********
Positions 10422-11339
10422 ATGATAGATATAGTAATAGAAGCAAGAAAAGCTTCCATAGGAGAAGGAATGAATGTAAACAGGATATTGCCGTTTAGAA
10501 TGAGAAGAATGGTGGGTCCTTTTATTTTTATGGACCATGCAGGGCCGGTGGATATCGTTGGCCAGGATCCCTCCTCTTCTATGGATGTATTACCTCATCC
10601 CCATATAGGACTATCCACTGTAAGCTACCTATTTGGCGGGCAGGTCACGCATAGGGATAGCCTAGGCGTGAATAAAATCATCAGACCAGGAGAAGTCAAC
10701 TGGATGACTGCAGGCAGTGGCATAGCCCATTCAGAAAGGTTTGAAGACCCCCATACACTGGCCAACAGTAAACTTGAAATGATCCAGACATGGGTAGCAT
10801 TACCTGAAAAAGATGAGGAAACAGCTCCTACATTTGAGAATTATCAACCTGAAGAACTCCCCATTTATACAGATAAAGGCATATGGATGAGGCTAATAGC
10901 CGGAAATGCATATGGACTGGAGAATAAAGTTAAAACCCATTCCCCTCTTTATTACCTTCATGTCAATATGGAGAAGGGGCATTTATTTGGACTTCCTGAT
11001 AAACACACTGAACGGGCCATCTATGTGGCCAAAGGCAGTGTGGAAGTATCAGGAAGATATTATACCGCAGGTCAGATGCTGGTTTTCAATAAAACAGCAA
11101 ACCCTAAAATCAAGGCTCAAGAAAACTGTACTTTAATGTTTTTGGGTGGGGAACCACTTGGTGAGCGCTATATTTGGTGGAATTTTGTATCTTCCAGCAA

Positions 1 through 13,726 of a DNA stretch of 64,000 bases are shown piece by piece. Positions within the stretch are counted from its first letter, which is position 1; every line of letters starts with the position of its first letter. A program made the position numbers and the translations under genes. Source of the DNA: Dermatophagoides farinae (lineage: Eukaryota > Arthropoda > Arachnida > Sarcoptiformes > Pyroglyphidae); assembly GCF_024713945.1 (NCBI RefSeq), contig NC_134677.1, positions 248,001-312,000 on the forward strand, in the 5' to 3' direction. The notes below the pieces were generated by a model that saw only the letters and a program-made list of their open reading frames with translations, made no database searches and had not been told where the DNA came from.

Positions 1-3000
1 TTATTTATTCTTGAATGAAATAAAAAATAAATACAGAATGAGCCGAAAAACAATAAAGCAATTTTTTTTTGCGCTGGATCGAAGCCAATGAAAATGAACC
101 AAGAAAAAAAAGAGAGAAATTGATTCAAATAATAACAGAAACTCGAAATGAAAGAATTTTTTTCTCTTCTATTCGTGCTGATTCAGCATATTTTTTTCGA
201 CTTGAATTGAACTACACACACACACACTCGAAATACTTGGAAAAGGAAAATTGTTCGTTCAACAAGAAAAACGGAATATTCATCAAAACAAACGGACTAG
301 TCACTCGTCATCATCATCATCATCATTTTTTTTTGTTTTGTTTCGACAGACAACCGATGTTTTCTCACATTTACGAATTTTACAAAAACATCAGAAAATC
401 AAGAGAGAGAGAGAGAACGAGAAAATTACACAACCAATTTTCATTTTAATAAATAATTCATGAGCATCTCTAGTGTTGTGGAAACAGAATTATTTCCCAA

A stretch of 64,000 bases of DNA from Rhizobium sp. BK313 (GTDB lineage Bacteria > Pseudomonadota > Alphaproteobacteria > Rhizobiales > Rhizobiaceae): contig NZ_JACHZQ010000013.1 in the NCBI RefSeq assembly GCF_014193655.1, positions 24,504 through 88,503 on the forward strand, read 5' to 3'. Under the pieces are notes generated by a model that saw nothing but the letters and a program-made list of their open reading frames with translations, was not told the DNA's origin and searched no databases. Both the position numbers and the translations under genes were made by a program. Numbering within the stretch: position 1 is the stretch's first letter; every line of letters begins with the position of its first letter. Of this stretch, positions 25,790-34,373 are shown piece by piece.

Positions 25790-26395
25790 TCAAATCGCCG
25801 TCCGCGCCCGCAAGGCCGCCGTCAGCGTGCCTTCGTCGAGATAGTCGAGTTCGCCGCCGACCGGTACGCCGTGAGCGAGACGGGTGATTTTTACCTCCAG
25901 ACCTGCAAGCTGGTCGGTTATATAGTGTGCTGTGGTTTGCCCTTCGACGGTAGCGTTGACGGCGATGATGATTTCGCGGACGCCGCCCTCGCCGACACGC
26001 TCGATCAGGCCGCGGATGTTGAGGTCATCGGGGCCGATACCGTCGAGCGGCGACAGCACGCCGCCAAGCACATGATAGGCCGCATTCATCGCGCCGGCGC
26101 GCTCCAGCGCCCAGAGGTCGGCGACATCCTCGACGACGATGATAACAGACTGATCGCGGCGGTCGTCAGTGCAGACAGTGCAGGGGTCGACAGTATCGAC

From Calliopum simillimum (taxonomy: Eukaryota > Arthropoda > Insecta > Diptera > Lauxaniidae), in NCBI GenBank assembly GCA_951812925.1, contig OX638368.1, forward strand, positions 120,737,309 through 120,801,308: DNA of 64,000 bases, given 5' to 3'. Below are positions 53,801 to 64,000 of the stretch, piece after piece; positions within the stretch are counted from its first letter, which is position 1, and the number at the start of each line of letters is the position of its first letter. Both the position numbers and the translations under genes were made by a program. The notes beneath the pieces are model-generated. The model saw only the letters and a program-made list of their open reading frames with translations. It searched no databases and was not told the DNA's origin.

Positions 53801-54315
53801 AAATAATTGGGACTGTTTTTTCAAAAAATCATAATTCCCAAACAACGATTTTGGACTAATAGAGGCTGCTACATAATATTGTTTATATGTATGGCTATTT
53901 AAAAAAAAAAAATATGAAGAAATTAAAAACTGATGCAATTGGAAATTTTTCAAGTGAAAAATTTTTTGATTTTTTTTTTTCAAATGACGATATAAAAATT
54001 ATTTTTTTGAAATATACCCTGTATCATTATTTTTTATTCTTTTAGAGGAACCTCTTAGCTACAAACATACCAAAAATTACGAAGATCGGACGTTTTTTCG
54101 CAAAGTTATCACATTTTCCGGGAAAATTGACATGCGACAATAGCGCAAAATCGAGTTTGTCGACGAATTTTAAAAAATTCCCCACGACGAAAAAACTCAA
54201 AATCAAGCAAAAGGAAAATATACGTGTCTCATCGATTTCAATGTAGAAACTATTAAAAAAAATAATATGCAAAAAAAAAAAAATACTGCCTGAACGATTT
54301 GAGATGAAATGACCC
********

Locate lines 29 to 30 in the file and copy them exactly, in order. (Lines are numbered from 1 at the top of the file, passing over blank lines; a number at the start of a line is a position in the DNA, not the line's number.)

54101 CAAAGTTATCACATTTTCCGGGAAAATTGACATGCGACAATAGCGCAAAATCGAGTTTGTCGACGAATTTTAAAAAATTCCCCACGACGAAAAAACTCAA
54201 AATCAAGCAAAAGGAAAATATACGTGTCTCATCGATTTCAATGTAGAAACTATTAAAAAAAATAATATGCAAAAAAAAAAAAATACTGCCTGAACGATTT